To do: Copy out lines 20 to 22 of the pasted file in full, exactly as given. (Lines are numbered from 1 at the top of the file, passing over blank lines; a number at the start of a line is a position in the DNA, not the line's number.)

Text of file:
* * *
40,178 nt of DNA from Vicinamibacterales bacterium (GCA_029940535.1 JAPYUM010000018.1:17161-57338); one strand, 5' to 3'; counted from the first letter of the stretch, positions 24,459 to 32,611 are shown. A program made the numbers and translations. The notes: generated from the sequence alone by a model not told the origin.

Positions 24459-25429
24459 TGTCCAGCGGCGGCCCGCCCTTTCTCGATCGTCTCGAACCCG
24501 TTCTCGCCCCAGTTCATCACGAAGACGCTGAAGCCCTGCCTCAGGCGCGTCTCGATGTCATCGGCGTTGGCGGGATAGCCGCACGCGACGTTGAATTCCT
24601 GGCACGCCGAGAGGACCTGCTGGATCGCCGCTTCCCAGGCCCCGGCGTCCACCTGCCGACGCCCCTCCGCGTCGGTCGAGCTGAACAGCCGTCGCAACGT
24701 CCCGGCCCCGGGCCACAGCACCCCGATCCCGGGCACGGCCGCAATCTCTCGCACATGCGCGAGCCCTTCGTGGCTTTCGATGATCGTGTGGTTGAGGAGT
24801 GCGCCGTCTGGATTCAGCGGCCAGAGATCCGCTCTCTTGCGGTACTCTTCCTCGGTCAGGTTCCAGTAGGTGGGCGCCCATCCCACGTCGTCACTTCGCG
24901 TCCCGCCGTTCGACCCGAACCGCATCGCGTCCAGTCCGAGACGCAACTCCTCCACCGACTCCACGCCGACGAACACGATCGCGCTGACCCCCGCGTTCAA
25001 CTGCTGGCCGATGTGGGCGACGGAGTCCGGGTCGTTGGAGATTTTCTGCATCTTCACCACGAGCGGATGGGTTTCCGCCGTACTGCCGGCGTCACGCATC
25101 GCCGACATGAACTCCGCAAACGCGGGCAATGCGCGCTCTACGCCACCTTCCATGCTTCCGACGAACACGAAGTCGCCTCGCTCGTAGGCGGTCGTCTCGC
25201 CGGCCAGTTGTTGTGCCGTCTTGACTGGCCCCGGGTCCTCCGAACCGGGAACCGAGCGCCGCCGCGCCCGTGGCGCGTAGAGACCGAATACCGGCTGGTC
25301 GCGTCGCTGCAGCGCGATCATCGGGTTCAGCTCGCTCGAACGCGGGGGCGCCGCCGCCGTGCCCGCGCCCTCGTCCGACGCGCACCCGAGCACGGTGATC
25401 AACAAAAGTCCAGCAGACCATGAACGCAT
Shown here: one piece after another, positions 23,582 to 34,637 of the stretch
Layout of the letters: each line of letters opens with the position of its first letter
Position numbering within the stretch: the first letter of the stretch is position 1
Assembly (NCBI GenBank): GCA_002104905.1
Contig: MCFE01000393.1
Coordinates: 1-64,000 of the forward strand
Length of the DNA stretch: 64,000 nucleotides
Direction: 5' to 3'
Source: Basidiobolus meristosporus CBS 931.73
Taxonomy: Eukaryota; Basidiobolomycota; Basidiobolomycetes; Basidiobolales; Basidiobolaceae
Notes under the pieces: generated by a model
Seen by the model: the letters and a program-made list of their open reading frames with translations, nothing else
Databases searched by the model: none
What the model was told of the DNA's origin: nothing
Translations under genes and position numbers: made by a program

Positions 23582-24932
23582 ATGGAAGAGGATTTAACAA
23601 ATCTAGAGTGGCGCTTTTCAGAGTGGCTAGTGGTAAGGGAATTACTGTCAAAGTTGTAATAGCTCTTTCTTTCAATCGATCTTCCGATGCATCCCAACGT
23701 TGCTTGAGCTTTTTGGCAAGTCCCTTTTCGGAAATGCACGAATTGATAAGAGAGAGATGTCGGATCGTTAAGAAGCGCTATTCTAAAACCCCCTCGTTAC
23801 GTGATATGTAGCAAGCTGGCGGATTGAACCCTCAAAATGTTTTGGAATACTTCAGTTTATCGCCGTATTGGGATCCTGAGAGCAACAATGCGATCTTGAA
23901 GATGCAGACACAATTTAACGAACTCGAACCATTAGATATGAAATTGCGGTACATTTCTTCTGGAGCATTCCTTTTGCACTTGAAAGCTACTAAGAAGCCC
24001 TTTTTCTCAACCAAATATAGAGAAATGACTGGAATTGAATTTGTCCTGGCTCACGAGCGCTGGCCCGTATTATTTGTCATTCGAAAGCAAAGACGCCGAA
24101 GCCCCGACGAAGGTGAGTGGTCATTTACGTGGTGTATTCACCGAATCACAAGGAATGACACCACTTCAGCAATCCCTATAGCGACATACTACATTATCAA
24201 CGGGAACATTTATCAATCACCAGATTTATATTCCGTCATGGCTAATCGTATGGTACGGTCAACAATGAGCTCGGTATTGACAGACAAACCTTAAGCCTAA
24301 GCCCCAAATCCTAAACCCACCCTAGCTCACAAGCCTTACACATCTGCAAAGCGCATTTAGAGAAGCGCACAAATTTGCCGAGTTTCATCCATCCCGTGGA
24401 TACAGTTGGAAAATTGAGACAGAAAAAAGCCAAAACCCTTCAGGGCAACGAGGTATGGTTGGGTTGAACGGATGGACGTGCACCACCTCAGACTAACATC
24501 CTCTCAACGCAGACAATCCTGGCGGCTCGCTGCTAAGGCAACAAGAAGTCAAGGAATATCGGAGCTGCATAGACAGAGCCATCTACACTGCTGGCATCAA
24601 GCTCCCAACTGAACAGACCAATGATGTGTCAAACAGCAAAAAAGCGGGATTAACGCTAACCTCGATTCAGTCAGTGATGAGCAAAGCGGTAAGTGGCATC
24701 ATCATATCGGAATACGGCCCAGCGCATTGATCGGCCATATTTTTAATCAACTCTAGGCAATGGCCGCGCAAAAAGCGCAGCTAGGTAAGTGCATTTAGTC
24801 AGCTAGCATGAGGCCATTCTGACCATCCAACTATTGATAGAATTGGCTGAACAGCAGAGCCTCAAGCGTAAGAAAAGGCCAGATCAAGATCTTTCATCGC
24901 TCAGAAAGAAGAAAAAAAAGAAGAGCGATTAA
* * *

Length of the DNA stretch: 64,000 nucleotides
Direction: 5' to 3'
Source: Basidiobolus meristosporus CBS 931.73